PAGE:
Towards a Digital Reconstruction of African Linguistic Anthropology: The IGBO Language Example
Author: Charles Ogbulogo (Covenant University, Nigeria)
Speaker: Charles Ogbulogo
Topic: Linguistic Anthropology
The (SCOPUS / ISI) GLOCAL AFALA 2023 General Session
Though digital humanities projects propose to establish patterns in linguistic data, very little appears to have been done within the remit of African linguistic anthropology. Thus, linguistic and anthropological analysis on the continent appears to have relied primarily on speculative data. The situation could explain the spate of internal controversies regarding numbers and boundaries of African languages. For example, there are speculations that Nigerian languages range between 250 and 505, the latter deriving from existing indigenous language bibles, published by the Bible Society of Nigeria. Apart from the apparent duplication of names, a situation that may have confused languages and dialects, there appears to have been a deliberate act to politicise the fragmentation and atomisation of the language phenomenon in many parts of Africa. This sentiment accords with an empirical report by Prah (2001) and elaborated upon in Ogbulogo (2001, 2013), that over 70% of Africans speak about twelve languages on primary, secondary and tertiary bases. There are also near intractable boundary disputes that tend to emphasise the centre-periphery disconnect. Some agitations within the fringes of some major Nigerian languages may manifest deeper matters of anthropolinguistics. This study therefore, attempts to explore the application of digital humanities in resolving some of the controversies. Data would be elicited via Google forms from speakers of the different “dialects” of Igbo within the peripheries of the dominant dialects of the language, for the purpose of lexico-statistical analysis. The main research instrument would be the modified version of the University of Ibadan World List. From the analysis, it would be possible to establish congruencies and divergences across these dialects. The study will also provide a template for similar studies in other related languages in Nigeria and Africa in line with the philosophy of anthropolinguistics.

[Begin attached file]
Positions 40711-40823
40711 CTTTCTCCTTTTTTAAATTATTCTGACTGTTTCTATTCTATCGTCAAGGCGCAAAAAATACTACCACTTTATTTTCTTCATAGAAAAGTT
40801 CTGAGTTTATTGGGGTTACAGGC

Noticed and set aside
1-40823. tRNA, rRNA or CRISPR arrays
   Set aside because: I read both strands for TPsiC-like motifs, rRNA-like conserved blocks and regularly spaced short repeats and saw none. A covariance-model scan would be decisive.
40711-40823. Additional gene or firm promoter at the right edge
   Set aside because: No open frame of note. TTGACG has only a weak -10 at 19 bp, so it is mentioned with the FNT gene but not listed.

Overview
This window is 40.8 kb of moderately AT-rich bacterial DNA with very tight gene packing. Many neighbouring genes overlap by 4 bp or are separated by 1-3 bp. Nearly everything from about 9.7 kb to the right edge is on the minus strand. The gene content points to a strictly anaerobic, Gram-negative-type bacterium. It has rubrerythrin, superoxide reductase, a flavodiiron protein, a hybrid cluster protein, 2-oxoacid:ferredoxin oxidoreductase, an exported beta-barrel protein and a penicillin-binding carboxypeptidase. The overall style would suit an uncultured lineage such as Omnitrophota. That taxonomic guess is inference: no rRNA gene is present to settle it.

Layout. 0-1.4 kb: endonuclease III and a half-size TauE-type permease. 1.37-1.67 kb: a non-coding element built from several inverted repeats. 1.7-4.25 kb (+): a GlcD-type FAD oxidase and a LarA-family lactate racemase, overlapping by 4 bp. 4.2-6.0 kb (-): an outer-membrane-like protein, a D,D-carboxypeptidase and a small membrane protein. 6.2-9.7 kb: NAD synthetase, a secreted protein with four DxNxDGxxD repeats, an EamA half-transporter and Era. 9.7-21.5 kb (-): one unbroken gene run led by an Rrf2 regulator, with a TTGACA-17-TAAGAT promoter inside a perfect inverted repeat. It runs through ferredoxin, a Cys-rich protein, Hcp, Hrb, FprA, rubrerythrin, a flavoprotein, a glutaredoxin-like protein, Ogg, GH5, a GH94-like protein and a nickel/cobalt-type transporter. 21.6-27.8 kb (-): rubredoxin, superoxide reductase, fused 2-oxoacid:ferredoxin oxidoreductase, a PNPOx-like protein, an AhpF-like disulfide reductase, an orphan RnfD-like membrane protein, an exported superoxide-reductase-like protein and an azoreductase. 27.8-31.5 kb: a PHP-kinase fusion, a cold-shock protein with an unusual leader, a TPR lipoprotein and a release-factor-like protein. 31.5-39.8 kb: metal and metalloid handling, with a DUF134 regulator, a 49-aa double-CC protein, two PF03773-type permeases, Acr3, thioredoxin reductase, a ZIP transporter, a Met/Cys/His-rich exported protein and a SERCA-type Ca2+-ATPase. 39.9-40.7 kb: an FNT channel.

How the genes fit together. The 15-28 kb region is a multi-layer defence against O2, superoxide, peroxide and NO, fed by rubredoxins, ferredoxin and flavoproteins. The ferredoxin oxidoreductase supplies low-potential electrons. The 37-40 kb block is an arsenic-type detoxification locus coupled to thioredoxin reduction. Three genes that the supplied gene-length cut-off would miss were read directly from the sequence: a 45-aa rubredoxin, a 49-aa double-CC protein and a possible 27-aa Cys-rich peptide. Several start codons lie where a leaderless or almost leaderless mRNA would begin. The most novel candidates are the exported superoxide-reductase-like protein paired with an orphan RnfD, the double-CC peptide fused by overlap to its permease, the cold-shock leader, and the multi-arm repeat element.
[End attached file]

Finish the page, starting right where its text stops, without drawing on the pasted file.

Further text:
Keywords: Digital reconstruction, African linguistic anthropology, language and dialect